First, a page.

Inching closer

I had a pretty good Saturday afternoon, but unfortunately nothing was accomplished Sunday. All of that scrap plywood and MDF that I had sat outside got processed to the round file. I used the table saw and ripped it all into 4″ wide strips, then used a miter gauge to crosscut them to about the same length. I filled up three trash bags, and those went outside for disposal. The old MSS part is still standing until I can get around to dismantling it.

I disposed of two more drawers as well, bringing the total down to six. The breakdown is thus:
Router bits/accessories
Large, less used tools
Air tools/jigsaws
Drawer pulls/etc
Hardwood scraps

The router bit drawer is obviously waiting for the new router table to be built, and the measuring/marking drawer I don’t know quite what to do with. The scrap may go in a bin, and the larger tools could as well. The air tools I would really like to make a new drawer for or to put in a systainer.

Speaking of the router table, the timeline on that is shrinking. I have ordered the Kreg plate, and I am considering picking up the router for it on Wednesday. The Incra positioned is going to wait awhile, as the Rockler fence will work just fine clamped to the table for now. The more important thing is to build the table, and once I know the dimensions of the router compartment, I can start locking down measurements. I will go into detail about all the components as I get my hands on them. It will be really nice to have a real router table again.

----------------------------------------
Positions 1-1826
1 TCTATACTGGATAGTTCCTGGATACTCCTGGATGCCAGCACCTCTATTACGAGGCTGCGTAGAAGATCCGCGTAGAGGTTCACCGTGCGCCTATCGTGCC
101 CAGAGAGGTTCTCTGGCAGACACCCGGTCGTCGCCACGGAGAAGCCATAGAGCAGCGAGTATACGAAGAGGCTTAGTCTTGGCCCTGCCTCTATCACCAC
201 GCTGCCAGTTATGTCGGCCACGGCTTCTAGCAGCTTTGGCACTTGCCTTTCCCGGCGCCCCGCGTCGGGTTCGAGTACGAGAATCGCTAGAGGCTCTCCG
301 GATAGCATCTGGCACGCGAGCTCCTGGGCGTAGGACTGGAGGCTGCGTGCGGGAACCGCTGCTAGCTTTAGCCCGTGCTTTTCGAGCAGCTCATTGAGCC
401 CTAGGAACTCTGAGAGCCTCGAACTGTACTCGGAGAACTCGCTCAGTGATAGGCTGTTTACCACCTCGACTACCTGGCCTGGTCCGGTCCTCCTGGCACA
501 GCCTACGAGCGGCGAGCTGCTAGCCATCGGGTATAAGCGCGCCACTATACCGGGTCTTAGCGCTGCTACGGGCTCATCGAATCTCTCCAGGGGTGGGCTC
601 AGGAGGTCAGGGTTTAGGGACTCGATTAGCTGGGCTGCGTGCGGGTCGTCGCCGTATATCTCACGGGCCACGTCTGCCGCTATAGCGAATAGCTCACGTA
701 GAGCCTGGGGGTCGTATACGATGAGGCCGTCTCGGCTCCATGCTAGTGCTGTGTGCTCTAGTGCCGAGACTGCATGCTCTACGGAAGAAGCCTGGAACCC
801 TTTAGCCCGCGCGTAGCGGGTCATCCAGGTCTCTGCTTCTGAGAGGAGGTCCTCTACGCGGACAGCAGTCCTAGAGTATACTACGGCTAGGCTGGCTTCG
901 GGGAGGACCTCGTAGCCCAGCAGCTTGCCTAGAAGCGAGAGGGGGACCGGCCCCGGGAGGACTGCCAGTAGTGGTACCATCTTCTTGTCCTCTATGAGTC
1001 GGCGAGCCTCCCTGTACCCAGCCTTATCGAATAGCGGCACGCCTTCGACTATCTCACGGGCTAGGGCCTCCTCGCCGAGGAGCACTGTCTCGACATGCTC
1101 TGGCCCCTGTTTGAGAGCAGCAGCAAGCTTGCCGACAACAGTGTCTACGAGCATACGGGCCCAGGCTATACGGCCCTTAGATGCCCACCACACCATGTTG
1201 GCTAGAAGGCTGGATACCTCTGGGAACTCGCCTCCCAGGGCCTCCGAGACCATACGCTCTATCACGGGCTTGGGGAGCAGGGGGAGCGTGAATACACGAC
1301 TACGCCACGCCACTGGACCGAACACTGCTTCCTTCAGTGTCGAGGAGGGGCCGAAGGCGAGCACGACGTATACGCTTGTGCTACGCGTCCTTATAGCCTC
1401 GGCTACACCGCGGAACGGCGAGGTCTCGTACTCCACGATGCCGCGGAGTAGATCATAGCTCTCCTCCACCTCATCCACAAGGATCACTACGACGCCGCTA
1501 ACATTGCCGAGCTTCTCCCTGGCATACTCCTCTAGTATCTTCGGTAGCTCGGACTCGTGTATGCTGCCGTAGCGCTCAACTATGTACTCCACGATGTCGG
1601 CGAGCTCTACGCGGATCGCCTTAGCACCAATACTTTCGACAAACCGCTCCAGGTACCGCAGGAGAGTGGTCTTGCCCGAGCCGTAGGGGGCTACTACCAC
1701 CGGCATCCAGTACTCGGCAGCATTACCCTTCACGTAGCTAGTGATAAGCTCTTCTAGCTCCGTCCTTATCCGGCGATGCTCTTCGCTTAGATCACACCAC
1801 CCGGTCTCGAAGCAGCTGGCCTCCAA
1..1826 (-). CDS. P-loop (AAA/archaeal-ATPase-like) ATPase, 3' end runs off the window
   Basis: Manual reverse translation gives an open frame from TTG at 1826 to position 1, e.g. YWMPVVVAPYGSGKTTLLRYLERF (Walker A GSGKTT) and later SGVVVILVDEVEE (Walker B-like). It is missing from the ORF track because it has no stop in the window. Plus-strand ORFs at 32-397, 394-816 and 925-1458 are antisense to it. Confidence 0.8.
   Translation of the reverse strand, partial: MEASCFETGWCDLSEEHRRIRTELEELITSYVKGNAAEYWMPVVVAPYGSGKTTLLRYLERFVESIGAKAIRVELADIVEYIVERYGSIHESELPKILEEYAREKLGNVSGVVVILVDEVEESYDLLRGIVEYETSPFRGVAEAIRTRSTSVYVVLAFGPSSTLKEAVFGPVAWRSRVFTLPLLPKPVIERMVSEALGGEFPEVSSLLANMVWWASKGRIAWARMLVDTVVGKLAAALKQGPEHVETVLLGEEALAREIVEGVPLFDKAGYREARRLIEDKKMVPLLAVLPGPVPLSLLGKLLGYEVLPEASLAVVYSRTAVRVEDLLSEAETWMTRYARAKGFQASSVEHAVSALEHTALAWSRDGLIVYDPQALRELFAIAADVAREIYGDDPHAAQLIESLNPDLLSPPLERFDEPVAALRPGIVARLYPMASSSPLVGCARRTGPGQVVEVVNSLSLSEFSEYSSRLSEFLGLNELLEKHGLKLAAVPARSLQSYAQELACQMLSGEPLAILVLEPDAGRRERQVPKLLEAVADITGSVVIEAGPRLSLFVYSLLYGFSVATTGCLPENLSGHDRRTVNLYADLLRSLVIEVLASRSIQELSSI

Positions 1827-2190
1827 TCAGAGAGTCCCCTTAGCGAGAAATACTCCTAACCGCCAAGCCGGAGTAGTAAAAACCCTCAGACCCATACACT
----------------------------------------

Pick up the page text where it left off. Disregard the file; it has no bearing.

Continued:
I also got around to gluing up the edge to the sideboard top, and I will probably get that flush trimmed and out of the shop next weekend. Tomorrow might be a possibility as well as that was my intended goal for today. Instead of doing that, I assisted in a kitchen repair for the in-laws. The bottom of the kitchen cabinet had rotted due to a leak, so their goal was to simply replace the bottom as opposed to redoing the wet wall of cabinets. The TS55 came in handy here, along with the Kreg jig. I cut the new plywood bottom to size, cut out the face frame stiles to get the new sheet in, and put them back in with pocket screws. Original construction was loose tenon, and I could have used the Domino here. I’d really like to build them new cabs anyway, so I went the easy route. I’m not sure I could have gotten tenons in anyway without cutting more. The result is a great improvement over what it replaced, but not something I’d probably do otherwise.

More content coming tomorrow, as I think I’ve failed to discuss the dust collection improvement on the table saw. Right?

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